Working on building your music career?
Trying to improve your networking skills?
Whether you’re trying to build a career as a songwriter or you’re attempting to market a small record label, being a great networker is often the key to succeeding in the music industry.
Meeting others in the industry, making strong connections, and getting your music in front of the right people can all help you build a long-lasting and sustainable career. However, it’s not as easy as it sounds. Successful music industry networking requires the perfect combination of perseverance and tact to get right.
Luckily, we’re to help. Below we’ll give you our top tips learning how to network in the music industry.
1. Show Up
It may seem really simple, but half of the networking battle of networking is won by simply showing up.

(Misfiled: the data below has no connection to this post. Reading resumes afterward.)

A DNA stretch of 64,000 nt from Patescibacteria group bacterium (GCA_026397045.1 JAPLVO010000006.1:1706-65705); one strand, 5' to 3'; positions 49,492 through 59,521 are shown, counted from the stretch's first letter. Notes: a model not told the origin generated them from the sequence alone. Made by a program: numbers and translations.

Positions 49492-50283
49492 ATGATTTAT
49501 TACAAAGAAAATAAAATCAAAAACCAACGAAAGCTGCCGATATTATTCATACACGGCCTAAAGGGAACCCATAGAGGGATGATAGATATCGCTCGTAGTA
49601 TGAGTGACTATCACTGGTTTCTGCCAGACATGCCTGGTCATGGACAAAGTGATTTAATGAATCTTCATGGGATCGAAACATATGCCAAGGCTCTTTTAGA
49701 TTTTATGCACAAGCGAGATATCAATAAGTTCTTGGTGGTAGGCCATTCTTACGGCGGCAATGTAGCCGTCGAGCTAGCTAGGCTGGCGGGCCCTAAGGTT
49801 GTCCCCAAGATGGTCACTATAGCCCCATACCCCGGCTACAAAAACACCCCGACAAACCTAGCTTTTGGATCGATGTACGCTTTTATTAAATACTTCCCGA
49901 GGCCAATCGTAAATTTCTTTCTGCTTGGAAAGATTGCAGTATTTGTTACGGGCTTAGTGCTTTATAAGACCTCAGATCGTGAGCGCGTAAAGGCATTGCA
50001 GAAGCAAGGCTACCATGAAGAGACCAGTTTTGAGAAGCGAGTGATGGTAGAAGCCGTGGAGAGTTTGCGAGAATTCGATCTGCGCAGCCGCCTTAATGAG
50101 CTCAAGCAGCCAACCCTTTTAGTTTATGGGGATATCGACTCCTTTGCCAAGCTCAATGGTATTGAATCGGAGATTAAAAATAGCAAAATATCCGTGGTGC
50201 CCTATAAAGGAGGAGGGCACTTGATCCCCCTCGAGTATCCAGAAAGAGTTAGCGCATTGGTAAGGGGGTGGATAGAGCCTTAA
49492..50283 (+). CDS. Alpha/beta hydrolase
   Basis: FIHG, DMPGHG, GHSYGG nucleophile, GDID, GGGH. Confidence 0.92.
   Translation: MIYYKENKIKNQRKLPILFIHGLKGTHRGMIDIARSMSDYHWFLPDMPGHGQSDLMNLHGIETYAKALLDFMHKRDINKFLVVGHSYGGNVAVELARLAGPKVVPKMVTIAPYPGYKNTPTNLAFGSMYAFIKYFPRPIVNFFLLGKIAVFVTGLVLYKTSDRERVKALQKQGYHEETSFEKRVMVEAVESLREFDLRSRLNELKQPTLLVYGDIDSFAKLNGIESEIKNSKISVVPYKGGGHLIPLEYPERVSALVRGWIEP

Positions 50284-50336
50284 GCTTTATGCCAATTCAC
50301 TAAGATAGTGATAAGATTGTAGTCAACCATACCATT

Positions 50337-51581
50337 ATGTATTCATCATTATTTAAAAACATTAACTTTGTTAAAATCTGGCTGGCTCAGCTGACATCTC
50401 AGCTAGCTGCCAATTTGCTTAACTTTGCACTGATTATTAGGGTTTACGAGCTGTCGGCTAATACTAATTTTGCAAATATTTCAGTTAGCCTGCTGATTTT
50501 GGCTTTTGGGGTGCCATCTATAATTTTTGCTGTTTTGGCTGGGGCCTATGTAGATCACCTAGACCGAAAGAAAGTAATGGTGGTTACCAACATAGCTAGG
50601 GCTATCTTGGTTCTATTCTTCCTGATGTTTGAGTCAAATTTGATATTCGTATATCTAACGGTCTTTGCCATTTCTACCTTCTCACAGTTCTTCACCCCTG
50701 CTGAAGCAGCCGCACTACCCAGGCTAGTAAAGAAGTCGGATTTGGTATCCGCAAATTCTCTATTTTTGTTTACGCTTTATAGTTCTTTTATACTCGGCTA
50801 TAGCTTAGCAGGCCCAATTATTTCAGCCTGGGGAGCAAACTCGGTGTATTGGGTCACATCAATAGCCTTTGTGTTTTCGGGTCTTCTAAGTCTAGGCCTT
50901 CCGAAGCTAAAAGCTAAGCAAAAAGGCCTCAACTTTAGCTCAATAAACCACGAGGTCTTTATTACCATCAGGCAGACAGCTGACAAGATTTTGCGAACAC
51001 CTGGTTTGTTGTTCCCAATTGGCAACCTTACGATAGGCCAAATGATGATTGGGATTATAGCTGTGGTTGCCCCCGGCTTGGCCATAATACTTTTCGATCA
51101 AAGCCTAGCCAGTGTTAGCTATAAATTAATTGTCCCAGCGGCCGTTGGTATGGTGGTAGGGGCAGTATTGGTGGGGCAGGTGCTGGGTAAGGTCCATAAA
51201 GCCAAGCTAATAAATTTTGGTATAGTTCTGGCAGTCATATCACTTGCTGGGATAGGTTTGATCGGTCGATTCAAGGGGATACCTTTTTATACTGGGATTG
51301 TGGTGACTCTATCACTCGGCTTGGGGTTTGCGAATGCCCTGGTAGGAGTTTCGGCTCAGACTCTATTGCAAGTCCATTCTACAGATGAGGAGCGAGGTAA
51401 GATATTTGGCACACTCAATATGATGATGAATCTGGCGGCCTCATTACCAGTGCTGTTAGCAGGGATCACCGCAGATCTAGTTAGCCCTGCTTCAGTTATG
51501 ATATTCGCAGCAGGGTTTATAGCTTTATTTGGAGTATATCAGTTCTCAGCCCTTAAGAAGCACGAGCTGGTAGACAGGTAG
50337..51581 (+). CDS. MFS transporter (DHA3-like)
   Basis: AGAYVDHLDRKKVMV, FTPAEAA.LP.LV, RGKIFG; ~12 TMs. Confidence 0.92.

You can sit in your bedroom making great music or dreaming about joining the ranks of successful music industry professionals, but nothing is going to happen if you don’t get out of the house every once in a while. Make sure that you’re regularly going out to events where you have the chance of meeting people in the industry.
The type of events you attend and the places you go will vary depending on what your personal goals are. Music industry mixers, conferences, open mic nights, concerts, festivals, or songwriting group meetings can all be great places to rub elbows with other people in the industry.
2. Have a Pitch Ready
If you’re serious about networking in the music business you need to write an elevator pitch and have it rehearsed and ready at all times. When you happen to meet a potentially important music contact or industry leader, you won’t always get a chance to sit down for a coffee and tell them your whole life story.
Sometimes you’ll only get a few seconds to shake someone’s hand and tell them exactly what you’re all about. Make sure you craft a pitch that quickly tells someone what you do, what you’re working on, and why they should care.